Anyway, Sarah is a great villain because of her deep history. The plot of Starcraft basically goes that there are three races out there, the humans, Protoss, and Zerg. These three races are fighting for domination of the galaxy (one not near earth). Sarah is a human fighting under Arcturus Mengsk, a man that once saved her life and is rebelling against the current human ruling faction. She becomes good friends with Jim Raynor, a simple but good man also in on the cause, and you begin to think that their relationship can get so much deeper. That is, until Kerrigan is betrayed by Arcturus in his quest for power. Mengsk abandoned her on a planet, believing that she would be killed by the Zerg, a malevolent race of creatures that take other species and turn them into new forms of Zerg.

The plot goes on without her until it is revealed that the Overmind, the leader of the Zerg, wanted Kerrigan to become his "daughter", and mutates her into a Zerg that is not just a brainless servant, but is a powerful, ferocious enemy of all who oppose the Zerg. Once the Overmind is killed, Kerrigan decides to take over the Zerg for herself and gain revenge against the faction that stole her childhood, Mengsk for betraying her, and Raynor for not saving her. In the end, she tears through all of the Protoss and human factions, making herself the supreme leader of all that exists....and it means nothing.

The reason why Sarah Kerrigan is such a great villain is because she didn't start out that way. She used to be a little naiive, trusting Mengsk even though his actions made it clear he preferred power above all else. She went through so much, being subject to experiments that tested and probed her telepathic powers. After Mengsk saved her, she trusted him not unlike a father. Once infested, the Overmind was like a really sick version of a dad, leaving Kerrigan with even more demented daddy issues.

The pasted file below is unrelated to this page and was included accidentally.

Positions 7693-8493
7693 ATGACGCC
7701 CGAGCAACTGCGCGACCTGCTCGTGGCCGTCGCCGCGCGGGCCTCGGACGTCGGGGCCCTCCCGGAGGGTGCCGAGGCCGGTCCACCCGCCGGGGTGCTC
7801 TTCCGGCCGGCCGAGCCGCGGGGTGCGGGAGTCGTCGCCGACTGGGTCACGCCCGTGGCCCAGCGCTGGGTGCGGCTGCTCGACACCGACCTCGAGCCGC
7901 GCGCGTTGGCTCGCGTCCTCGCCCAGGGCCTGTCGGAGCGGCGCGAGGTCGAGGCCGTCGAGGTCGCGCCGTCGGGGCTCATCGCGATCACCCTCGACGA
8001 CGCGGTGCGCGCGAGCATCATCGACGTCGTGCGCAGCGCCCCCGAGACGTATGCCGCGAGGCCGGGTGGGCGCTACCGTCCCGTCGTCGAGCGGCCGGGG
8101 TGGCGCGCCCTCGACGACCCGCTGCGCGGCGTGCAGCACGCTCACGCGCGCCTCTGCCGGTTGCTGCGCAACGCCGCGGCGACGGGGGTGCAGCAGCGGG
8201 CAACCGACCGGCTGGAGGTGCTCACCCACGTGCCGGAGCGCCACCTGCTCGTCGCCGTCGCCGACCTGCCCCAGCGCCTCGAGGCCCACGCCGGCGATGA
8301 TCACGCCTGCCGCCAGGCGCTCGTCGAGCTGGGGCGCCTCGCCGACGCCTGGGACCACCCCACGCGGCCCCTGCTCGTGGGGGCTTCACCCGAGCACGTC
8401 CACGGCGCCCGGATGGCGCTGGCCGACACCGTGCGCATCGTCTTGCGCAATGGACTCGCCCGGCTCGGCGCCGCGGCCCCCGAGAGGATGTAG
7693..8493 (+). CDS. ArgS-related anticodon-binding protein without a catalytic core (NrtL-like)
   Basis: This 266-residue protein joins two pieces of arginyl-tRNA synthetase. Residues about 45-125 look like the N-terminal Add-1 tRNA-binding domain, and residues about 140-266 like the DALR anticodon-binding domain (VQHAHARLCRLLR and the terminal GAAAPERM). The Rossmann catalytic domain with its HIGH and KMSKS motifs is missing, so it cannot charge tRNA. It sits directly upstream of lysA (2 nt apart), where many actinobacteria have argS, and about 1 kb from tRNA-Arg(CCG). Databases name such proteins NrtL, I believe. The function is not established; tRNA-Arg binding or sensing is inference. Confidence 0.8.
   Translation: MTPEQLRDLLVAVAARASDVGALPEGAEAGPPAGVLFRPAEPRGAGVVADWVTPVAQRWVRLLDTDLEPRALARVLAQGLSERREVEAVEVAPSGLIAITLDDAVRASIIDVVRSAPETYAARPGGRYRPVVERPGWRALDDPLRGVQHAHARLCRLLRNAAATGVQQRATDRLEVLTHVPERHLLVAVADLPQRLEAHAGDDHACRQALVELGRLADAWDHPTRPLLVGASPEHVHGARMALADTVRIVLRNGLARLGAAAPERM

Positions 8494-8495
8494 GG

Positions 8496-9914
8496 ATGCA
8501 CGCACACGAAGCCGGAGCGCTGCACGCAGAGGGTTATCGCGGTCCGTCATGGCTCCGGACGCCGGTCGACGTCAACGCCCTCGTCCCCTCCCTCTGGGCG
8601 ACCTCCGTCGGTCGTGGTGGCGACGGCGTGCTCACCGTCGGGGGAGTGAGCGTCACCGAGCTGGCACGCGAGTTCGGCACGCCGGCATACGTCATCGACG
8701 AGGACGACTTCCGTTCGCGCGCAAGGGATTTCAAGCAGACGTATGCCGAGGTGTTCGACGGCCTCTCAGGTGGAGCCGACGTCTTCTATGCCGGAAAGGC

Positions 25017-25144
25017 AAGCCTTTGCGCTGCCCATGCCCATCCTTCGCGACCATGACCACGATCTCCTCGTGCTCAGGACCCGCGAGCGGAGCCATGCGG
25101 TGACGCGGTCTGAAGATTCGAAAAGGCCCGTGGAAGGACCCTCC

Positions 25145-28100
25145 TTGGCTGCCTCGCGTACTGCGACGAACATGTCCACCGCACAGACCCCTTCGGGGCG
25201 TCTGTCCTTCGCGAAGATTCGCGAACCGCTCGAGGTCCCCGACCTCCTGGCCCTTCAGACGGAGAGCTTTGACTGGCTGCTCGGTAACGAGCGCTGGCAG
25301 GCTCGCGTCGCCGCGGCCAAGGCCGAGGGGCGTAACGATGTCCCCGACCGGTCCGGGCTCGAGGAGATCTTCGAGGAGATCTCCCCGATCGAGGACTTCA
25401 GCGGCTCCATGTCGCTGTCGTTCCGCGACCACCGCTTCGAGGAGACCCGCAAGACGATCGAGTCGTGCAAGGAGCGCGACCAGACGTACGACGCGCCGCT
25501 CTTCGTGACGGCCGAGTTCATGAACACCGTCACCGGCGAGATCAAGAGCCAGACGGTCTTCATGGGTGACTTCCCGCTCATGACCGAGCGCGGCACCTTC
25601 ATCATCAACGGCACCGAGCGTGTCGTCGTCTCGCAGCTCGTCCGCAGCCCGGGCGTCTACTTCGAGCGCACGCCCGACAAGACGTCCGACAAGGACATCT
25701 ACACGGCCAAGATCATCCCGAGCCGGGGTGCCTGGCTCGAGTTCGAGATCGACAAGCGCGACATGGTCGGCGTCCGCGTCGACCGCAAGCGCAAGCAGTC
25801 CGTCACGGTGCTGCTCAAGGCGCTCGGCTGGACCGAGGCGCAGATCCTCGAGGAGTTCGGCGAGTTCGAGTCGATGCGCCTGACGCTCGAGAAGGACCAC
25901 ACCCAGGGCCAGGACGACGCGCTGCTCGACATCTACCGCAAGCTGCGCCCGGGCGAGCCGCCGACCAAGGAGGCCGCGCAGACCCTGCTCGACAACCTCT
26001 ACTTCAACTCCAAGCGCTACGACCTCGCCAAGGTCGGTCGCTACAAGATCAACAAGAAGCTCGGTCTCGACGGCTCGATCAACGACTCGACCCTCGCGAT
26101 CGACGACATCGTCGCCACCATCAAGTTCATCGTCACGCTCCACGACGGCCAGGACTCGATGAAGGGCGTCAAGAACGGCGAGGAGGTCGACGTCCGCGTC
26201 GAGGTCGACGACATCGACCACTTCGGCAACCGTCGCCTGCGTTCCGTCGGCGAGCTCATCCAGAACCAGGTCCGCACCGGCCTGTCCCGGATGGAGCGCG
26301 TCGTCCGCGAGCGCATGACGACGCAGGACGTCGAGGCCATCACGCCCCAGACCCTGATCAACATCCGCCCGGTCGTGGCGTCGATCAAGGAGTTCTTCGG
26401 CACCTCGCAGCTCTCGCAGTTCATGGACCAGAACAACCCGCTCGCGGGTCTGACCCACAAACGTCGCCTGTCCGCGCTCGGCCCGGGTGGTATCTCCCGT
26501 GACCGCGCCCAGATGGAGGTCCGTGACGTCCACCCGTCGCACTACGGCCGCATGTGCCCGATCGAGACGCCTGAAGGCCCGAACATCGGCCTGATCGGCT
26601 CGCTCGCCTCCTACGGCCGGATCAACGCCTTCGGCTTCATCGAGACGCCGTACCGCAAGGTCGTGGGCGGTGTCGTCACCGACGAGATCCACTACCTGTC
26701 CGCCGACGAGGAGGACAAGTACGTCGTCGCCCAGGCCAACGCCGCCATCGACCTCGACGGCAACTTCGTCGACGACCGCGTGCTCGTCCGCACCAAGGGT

This poor girl's troubles have risen up in her and filled her with an anger. That anger is hollow. Kerrigan might rule the galaxy in the end, but that was never what she ever wanted. Her entire conquest was to get back at everyone that had ever hurt her. Now that she's won, she doesn't know what to do with herself and her power. All she knows is that she doesn't want to lose control ever again, because she doesn't trust anyone to be an authority over her.

As pityable as she is, Kerrigan is responsible for many deaths. She kills off several characters that are beloved to the people that play this game, and she torments Zeratul, the most popular Protoss character, by brainwashing his Matriarch and forcing him to kill her. She spared Raynor's life at one point because he was someone that cared about her in the past, but once she murders his friend Fenix, he swears to kill her one day.